Hong Kong students develop web browser chatbot that helps you decode complex legislation
Local team wins grand prize at global hackathon held in New York for computer program aided by machine-learning technology
Reading legislation can sometimes be difficult without a legal education and training, but a pioneering team of students from two Hong Kong universities is quickly changing that and has garnered global acclaim in the process.
Five students from Chinese University and the University of Hong Kong have developed a computer program to help anyone involved in a legal dispute navigate the challenges of interpreting the law. In the process, the team last month won the grand prize in New York in an event billed as the first Global Legal Hackathon. The finals drew 14 teams, with earlier rounds drawing 40 teams of competitors from 22 countries and 40 cities.
With the help of machine-learning technology, the five students teamed with four developers and created “Decoding Law” by building a browser plug-in that puts legislation into simpler terms for online users. Specific clauses can be located while “chatting” with a chatbot.
The computer program helps with ponderous passages such as this one from the Sale of Goods Ordinance, one of the oldest laws in the city with some clauses predating 1900: “Where the seller sells goods in the course of a business, there is an implied condition that the goods supplied under the contract are of merchantable quality, except that there is no such condition.”
In the program, a primary condition of the legislation is set forth, and in this example, a condition – such as “of merchantable quality” – is isolated before going into its exceptions. The plug-in also lists out where the definition of phrases, such as “companies”, could change in meaning depending on the clause.
The chatbot function is so far available only in English, but the system for parsing clauses can be used in all local legislation, both in Chinese and English. The project has drawn the interest of some who draft laws.
Program co-creator Sherman Ho Ho Chi, a Year-Four law student at CUHK, noted that legislation could contain “complex sentence structures”.
“Even for us law students, you have to repeatedly read the same provision to understand what it really means.”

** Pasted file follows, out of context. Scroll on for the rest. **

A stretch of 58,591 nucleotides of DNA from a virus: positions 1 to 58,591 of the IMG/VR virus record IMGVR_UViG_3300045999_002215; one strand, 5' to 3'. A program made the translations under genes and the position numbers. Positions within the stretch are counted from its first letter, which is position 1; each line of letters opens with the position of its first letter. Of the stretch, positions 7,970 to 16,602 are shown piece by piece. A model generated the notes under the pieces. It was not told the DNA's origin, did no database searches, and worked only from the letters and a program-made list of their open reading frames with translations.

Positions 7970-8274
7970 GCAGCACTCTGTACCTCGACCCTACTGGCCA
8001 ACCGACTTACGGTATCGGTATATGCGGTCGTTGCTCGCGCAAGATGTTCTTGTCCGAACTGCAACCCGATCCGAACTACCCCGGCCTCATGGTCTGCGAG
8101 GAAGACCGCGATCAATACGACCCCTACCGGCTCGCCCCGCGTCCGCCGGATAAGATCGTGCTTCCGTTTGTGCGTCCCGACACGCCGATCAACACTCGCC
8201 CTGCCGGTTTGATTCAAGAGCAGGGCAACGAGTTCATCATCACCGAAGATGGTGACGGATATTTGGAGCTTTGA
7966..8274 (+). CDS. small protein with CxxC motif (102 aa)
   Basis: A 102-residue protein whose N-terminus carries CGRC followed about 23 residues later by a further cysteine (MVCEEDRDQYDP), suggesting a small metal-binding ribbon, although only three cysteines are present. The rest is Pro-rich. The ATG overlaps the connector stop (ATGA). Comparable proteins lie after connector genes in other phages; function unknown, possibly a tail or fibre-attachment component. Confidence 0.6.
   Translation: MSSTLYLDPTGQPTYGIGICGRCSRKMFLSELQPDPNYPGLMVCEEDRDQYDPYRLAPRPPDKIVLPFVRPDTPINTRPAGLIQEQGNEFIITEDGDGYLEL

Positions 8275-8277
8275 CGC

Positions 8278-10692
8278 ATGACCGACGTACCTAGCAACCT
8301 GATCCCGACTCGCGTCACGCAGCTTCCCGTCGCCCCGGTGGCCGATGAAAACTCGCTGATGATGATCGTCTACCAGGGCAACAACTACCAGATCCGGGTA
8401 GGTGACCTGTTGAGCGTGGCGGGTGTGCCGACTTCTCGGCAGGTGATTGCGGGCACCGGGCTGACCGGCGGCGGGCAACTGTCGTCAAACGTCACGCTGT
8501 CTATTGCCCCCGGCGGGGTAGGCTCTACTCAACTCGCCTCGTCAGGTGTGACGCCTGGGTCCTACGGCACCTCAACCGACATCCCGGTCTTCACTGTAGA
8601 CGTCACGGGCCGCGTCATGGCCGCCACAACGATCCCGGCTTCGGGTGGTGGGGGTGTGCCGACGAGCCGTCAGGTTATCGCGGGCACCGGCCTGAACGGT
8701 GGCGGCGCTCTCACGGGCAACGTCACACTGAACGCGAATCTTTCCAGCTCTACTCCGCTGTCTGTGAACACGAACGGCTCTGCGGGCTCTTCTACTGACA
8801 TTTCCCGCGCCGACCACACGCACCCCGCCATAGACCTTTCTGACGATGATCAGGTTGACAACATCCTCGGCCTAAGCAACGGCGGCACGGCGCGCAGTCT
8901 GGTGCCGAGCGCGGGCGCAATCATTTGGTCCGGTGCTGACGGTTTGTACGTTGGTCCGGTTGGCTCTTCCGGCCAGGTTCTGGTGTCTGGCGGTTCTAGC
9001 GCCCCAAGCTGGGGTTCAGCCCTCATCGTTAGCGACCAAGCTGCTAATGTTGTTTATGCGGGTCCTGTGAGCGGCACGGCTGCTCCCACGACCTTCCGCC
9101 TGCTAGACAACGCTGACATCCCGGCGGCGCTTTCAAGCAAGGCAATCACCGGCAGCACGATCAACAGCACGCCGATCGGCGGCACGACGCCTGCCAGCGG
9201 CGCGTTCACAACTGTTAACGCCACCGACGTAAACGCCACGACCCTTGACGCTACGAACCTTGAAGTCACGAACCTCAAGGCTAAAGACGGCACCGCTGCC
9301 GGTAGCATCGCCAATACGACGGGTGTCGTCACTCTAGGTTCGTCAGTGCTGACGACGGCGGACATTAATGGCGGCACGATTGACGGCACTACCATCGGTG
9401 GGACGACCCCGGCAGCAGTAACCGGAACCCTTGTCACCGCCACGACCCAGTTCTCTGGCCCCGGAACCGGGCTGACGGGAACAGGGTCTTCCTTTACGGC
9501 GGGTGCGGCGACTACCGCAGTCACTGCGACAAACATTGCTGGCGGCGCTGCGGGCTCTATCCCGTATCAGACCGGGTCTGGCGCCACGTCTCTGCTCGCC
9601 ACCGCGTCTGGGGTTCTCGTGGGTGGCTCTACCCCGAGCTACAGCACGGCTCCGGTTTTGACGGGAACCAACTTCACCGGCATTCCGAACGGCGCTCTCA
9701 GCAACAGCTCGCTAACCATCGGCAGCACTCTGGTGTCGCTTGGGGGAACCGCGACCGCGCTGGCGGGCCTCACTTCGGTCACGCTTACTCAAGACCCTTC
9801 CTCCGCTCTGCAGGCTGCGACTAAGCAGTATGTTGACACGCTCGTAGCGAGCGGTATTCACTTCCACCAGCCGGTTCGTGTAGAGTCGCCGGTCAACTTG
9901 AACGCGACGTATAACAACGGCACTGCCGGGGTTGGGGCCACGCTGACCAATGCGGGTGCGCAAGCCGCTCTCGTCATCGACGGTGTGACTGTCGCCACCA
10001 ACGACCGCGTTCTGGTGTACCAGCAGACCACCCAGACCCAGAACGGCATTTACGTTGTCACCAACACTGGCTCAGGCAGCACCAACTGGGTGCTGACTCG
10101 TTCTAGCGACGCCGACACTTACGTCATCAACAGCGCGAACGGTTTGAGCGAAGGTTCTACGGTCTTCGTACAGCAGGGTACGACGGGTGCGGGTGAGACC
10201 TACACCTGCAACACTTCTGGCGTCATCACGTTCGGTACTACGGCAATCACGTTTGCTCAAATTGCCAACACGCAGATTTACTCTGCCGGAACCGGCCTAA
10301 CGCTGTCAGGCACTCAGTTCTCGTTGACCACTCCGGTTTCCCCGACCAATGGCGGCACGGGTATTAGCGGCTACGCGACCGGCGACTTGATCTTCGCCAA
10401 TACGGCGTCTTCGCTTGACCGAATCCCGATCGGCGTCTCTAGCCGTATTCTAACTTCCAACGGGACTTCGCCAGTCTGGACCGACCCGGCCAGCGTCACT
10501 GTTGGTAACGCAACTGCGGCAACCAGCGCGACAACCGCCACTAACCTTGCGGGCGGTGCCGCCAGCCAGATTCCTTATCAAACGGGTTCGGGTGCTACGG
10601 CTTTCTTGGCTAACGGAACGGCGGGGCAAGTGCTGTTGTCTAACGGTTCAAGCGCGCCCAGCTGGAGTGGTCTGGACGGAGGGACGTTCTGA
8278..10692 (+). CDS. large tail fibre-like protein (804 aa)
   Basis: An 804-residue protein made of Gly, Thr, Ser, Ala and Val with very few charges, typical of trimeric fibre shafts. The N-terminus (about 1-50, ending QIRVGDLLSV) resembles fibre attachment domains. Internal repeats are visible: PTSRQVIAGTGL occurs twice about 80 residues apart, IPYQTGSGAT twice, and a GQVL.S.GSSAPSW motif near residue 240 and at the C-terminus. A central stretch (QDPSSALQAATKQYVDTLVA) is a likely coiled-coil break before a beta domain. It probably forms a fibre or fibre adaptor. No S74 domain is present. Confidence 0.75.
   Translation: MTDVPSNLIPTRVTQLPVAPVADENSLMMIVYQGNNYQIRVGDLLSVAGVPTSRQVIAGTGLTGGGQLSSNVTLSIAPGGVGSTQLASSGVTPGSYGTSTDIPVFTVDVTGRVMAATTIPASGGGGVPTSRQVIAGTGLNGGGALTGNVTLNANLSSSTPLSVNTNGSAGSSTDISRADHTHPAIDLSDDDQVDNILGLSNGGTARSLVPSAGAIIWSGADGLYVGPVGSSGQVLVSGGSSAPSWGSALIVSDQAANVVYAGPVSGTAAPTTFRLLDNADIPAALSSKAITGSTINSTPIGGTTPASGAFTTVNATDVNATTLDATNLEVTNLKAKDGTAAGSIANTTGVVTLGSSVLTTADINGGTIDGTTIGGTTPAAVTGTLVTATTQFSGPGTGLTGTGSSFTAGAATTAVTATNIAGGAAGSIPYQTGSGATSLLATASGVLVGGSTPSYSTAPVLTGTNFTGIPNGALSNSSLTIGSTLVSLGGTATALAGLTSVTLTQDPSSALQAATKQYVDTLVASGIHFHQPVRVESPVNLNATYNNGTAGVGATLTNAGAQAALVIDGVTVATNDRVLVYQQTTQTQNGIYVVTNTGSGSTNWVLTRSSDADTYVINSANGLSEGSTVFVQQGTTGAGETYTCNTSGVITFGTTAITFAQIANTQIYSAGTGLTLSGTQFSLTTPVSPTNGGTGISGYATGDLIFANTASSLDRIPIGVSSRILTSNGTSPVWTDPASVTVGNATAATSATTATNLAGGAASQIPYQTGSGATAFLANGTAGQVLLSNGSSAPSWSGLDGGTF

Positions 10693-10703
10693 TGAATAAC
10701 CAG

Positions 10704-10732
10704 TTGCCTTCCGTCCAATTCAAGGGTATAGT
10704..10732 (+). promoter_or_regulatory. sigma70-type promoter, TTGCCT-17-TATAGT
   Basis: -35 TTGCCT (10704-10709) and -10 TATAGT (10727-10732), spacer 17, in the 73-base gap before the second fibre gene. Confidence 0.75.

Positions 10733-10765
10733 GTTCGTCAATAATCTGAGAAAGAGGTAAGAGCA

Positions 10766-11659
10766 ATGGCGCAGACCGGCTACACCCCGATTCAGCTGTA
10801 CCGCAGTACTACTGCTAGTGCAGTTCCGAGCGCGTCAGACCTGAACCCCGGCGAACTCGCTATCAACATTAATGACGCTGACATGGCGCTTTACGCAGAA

“Chinese is much harder to read than English,” Ho added. “In Chinese the whole sentence is connected, so you can’t always tell which part is the noun and which is the verb.”
The students stressed that their efforts were not meant to replace the role of lawyers, but to make laws accessible to everyone. For the past three months, they have focused the chatting function on more commonly sought laws, including the Crimes Ordinance, Money Lenders Ordinance, and Gambling Ordinance.
Program co-creator Alison Li Pui-wun, a Year-Three business and law student at HKU, said unrepresented litigants sometimes did not “really know” the legal issues they were facing.
“You just know the situation you’re in and you have a question,” she added. “But it’s very difficult to find an exact answer online.”
While the students are still pondering their next step following the current pilot stage, their adviser, Brian Tang Wha-Li, who organised the Hackathon’s Hong Kong round, said he could see the program’s potential in terms of commercial use and public good.
“Law drafting can be convoluted,” Tang said, citing phrases such as “subject to, but expect for the following, and not withstanding” as a few examples.
The program “not only helps the lay person but also the lawyer, if it’s done properly”, he added.
Tang believed the legal profession was gradually changing and embracing technology, even in the realm of law drafting. Britain’s Financial Conduct Authority last year launched a similar hackathon, calling it a “tech sprint”, for machine-readable legislation. Tang said the event had inspired innovators in Canada and Australia to hold their own events too.